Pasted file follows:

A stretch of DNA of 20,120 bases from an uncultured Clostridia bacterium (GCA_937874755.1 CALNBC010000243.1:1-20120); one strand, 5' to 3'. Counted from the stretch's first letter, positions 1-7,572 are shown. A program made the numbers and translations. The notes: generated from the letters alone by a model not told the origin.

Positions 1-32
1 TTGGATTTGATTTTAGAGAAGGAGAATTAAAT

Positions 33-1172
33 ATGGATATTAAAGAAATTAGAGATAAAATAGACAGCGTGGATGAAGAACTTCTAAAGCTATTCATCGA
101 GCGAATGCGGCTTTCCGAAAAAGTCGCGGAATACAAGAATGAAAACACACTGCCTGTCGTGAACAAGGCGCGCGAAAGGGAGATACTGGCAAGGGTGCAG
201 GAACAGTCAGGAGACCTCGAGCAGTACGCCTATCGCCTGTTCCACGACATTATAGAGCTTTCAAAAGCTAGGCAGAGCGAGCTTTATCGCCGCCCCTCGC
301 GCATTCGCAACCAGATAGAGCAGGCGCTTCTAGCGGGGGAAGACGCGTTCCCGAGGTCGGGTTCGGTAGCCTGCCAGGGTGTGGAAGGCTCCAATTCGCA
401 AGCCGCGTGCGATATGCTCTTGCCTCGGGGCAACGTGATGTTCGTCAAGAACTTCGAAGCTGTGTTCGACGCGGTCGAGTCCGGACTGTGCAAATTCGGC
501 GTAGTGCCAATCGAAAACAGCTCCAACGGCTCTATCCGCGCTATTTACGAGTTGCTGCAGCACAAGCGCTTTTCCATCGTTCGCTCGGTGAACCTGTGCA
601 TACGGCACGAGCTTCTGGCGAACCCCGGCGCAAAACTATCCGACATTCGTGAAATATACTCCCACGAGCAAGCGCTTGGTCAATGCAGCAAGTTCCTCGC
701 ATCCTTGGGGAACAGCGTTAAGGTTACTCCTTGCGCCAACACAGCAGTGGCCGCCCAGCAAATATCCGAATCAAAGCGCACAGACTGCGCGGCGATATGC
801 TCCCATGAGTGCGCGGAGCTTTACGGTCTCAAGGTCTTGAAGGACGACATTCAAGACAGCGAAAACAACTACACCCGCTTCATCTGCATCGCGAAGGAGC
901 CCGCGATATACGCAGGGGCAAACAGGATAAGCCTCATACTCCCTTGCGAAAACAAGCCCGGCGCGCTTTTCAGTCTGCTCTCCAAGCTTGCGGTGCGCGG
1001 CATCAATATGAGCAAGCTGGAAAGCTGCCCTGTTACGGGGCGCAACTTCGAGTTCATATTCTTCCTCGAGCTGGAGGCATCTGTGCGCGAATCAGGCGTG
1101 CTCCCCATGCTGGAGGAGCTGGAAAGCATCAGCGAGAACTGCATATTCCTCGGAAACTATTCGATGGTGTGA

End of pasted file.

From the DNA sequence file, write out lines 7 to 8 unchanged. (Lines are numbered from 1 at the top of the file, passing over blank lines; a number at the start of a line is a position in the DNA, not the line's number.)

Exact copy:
201 GAACAGTCAGGAGACCTCGAGCAGTACGCCTATCGCCTGTTCCACGACATTATAGAGCTTTCAAAAGCTAGGCAGAGCGAGCTTTATCGCCGCCCCTCGC
301 GCATTCGCAACCAGATAGAGCAGGCGCTTCTAGCGGGGGAAGACGCGTTCCCGAGGTCGGGTTCGGTAGCCTGCCAGGGTGTGGAAGGCTCCAATTCGCA